Harlan Redmond Challenges King’s to Compassionate Dialogue On Race
“If we are to be one, clothed in Christ Jesus, we need to do the work of becoming one. Inconvenience yourself to become one," Redmond said.
On February 20, in honor of Black History Month, The King’s College hosted Pastor Harlan Redmond for a talk entitled “The Rise of a Servant,” his own story of acting on God’s call to serve the city of Pasadena, Calif.
Pastor Redmond serves as Executive Director and Principal of Harambee Ministries, a nonprofit dedicated to providing Biblical hope to Northwest Pasadena. Redmond served in the United States Army and is a veteran of the Iraq War, and holds a Bachelors of Science degree in Organizational Leadership (Azusa Pacific University) and a Masters in Teaching (University of Southern California).
When Dr. John Perkins founded the Harambee Christian Family Center in 1982, he focused on the neighborhood with the greatest need–Pasadena’s most dangerous street corner. In Swahili, “harambee” means “Let’s get together and push.” Harambee now hosts an elementary school, community garden, transitional housing, and a catering business that employs teens and adults.
Redmond told the audience in the City Room how he became heir to Perkins’s legacy when someone he had mentored asked him to join the board of Harambee in 2011. Redmond flew in to visit and heard Dr. Perkins tell of losing his mother when he was seven months old. She died from a calcium deficiency disease, probably giving her young son the nutrients that she needed.
For Redmond, hearing this story was like hearing a challenge from Perkins’s mother: “What are you doing to alleviate the burdens of people like me?” Redmond recognized that his life had been more representative of the culture than his own faith as a Christian. He started realizing that God had created him to be a conduit of His love, compassion, and justice.
Finding his identity in Christ transformed Redmond and motivated him to care about serving his struggling neighbors. Likewise, Redmond challenged students, staff, and faculty to serve one another by engaging in the hard work of racial reconciliation. Redmond defined privilege as “the fact that you are able to live your life not needing to know what it’s like to be someone else.” To live as a Christian, Redmond said, requires us to be reflective of our own privilege and how it divides us from our brothers and sisters.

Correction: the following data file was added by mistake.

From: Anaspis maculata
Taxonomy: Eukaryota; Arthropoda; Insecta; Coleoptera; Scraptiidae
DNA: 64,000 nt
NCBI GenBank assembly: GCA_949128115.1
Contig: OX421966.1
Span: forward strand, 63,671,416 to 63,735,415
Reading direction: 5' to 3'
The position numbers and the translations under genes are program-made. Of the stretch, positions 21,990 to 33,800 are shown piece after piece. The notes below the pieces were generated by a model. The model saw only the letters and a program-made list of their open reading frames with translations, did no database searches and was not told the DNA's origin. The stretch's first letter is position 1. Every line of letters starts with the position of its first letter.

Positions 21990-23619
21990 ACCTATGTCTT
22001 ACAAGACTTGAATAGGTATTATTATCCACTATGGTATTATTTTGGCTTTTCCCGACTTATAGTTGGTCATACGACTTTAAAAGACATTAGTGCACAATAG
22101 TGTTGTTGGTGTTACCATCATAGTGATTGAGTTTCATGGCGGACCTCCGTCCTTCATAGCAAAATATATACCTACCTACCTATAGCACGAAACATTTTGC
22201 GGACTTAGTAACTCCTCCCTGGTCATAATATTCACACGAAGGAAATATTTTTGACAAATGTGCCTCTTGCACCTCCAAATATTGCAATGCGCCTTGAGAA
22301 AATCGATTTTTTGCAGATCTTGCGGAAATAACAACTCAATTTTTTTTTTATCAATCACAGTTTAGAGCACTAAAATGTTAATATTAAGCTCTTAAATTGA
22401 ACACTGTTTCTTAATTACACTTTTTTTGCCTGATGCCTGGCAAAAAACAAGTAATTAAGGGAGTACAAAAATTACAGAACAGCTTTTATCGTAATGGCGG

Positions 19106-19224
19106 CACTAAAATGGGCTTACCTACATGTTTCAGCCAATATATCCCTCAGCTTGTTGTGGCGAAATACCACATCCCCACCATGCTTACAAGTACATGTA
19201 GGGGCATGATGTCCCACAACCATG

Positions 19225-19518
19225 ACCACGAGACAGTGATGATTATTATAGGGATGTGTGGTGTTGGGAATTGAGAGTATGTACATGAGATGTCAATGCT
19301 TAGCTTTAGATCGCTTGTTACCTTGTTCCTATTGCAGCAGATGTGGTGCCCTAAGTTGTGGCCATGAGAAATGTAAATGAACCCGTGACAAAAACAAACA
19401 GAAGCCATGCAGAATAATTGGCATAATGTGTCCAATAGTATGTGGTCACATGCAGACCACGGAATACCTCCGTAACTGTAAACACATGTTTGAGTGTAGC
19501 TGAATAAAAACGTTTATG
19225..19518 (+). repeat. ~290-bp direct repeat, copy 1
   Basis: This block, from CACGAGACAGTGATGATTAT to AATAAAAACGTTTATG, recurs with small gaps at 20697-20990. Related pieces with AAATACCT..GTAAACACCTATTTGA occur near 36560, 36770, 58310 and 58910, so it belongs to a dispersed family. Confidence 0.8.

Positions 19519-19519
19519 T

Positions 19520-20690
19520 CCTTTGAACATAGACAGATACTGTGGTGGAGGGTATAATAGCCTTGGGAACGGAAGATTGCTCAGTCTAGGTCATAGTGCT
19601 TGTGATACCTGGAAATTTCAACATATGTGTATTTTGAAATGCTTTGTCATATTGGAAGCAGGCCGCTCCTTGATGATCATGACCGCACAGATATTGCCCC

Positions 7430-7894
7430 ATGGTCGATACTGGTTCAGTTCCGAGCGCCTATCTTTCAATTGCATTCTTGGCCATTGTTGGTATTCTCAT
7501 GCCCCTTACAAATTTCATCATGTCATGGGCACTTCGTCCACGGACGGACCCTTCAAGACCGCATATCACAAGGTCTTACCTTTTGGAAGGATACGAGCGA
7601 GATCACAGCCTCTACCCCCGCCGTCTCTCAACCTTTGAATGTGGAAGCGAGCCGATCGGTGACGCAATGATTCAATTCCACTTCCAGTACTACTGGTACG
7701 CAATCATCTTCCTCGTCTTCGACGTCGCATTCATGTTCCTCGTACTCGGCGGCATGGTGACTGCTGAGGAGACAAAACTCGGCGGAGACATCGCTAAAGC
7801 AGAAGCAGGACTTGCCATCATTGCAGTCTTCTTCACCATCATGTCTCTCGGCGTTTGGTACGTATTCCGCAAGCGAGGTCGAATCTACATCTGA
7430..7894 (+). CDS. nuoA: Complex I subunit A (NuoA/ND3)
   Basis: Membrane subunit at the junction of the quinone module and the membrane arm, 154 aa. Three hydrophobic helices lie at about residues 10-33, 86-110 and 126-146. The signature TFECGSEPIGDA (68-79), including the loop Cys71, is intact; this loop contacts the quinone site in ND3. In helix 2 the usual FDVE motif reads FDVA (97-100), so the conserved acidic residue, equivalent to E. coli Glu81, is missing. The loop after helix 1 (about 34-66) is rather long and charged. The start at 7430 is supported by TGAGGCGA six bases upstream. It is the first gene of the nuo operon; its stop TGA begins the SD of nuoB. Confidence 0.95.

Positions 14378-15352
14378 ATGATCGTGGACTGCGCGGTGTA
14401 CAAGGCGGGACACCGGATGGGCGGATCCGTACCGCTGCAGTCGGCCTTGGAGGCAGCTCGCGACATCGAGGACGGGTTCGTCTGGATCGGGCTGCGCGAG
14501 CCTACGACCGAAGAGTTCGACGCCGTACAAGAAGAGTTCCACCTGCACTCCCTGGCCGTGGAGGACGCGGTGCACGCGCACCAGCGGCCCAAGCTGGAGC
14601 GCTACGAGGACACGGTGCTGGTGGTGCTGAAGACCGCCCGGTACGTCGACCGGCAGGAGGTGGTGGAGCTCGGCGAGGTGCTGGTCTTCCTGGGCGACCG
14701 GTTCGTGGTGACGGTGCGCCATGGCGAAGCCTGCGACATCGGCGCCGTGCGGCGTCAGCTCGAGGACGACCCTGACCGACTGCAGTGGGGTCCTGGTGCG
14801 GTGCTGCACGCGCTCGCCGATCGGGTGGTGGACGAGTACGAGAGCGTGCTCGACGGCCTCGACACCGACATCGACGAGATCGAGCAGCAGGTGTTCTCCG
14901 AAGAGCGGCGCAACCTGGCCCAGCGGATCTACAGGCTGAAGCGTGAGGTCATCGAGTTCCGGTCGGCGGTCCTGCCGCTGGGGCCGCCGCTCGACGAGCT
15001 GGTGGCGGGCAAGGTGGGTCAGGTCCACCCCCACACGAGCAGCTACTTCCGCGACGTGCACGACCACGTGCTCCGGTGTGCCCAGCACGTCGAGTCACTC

“If we are to be one, clothed in Christ Jesus, we need to do the work of becoming one. Inconvenience yourself to become one,” he said.
In the Q&A that followed, students pursued practical questions about how to work towards the unity Redmond championed. How do students of color dialogue with peers who believe that racial prejudice doesn’t exist in this country? How could they foster a compassionate conversation, in place of a maliciously curious one? How does someone become personally aware of how they need to change? Redmond encouraged students to persevere even in the face of discomfort and to listen to Christians who see things differently.
Redmond’s address is part of an ongoing conversation on race and diversity at The King’s College. Two of the students who raised questions are members of The Table, a group formed by African American and Hispanic staff and students at King’s. The Black History Month speaker series began with Gregory A. Thornbury’s presidency and has previously featured James Roberson, lead pastor at The Bridge Church.
In July 2015, President Thornbury formed a Commission on Multi-Ethnicity, charging a group of faculty, staff, alumni, and students to consider how The King’s College can better support and retain ethnic minority students.
David Leedy, Dean of Students and Chair of the President’s Commission, said of Redmond’s visit: “From Frederick Douglass to Maya Angelou, African Americans have left a profound mark on American society. Yet that heritage is often minimized or overlooked. It is fitting that The King’s College takes this month to celebrate the rich legacy of African American leaders, thinkers, and artists in our nation. This is especially relevant at a time when ethnic diversity is steadily on the rise in the King’s student body. I am thankful to have Harlan Redmond help us think well about what it means to celebrate the cultural riches in our country, yet cultivate an authentic and enduring unity in Jesus Christ.”